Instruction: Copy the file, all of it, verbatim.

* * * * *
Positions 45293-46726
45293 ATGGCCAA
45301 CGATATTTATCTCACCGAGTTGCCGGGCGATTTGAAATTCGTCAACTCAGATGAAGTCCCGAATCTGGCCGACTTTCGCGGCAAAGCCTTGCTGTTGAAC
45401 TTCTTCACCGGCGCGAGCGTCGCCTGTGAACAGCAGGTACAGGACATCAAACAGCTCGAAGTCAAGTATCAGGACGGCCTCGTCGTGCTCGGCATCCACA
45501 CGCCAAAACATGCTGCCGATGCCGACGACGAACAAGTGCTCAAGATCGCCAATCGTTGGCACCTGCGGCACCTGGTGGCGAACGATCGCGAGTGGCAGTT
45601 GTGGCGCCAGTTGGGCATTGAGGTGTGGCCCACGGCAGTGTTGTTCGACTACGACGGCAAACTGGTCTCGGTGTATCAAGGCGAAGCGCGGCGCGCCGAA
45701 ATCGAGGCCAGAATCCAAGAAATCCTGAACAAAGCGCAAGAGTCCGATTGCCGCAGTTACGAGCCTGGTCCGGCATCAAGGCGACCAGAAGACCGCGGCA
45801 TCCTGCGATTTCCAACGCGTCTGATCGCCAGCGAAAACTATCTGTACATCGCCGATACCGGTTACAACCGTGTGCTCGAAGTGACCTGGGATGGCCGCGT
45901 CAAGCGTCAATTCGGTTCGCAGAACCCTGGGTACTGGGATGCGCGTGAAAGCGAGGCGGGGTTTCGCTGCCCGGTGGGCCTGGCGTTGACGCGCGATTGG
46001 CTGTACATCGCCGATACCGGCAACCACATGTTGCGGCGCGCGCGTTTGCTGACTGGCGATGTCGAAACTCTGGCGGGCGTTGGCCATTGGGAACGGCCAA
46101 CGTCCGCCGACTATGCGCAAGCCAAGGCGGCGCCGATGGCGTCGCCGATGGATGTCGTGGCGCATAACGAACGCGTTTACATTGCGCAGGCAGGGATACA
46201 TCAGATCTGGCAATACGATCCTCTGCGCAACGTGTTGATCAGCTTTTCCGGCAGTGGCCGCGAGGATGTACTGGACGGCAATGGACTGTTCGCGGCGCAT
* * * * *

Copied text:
Positions 45293-46726
45293 ATGGCCAA
45301 CGATATTTATCTCACCGAGTTGCCGGGCGATTTGAAATTCGTCAACTCAGATGAAGTCCCGAATCTGGCCGACTTTCGCGGCAAAGCCTTGCTGTTGAAC
45401 TTCTTCACCGGCGCGAGCGTCGCCTGTGAACAGCAGGTACAGGACATCAAACAGCTCGAAGTCAAGTATCAGGACGGCCTCGTCGTGCTCGGCATCCACA
45501 CGCCAAAACATGCTGCCGATGCCGACGACGAACAAGTGCTCAAGATCGCCAATCGTTGGCACCTGCGGCACCTGGTGGCGAACGATCGCGAGTGGCAGTT
45601 GTGGCGCCAGTTGGGCATTGAGGTGTGGCCCACGGCAGTGTTGTTCGACTACGACGGCAAACTGGTCTCGGTGTATCAAGGCGAAGCGCGGCGCGCCGAA
45701 ATCGAGGCCAGAATCCAAGAAATCCTGAACAAAGCGCAAGAGTCCGATTGCCGCAGTTACGAGCCTGGTCCGGCATCAAGGCGACCAGAAGACCGCGGCA
45801 TCCTGCGATTTCCAACGCGTCTGATCGCCAGCGAAAACTATCTGTACATCGCCGATACCGGTTACAACCGTGTGCTCGAAGTGACCTGGGATGGCCGCGT
45901 CAAGCGTCAATTCGGTTCGCAGAACCCTGGGTACTGGGATGCGCGTGAAAGCGAGGCGGGGTTTCGCTGCCCGGTGGGCCTGGCGTTGACGCGCGATTGG
46001 CTGTACATCGCCGATACCGGCAACCACATGTTGCGGCGCGCGCGTTTGCTGACTGGCGATGTCGAAACTCTGGCGGGCGTTGGCCATTGGGAACGGCCAA
46101 CGTCCGCCGACTATGCGCAAGCCAAGGCGGCGCCGATGGCGTCGCCGATGGATGTCGTGGCGCATAACGAACGCGTTTACATTGCGCAGGCAGGGATACA
46201 TCAGATCTGGCAATACGATCCTCTGCGCAACGTGTTGATCAGCTTTTCCGGCAGTGGCCGCGAGGATGTACTGGACGGCAATGGACTGTTCGCGGCGCAT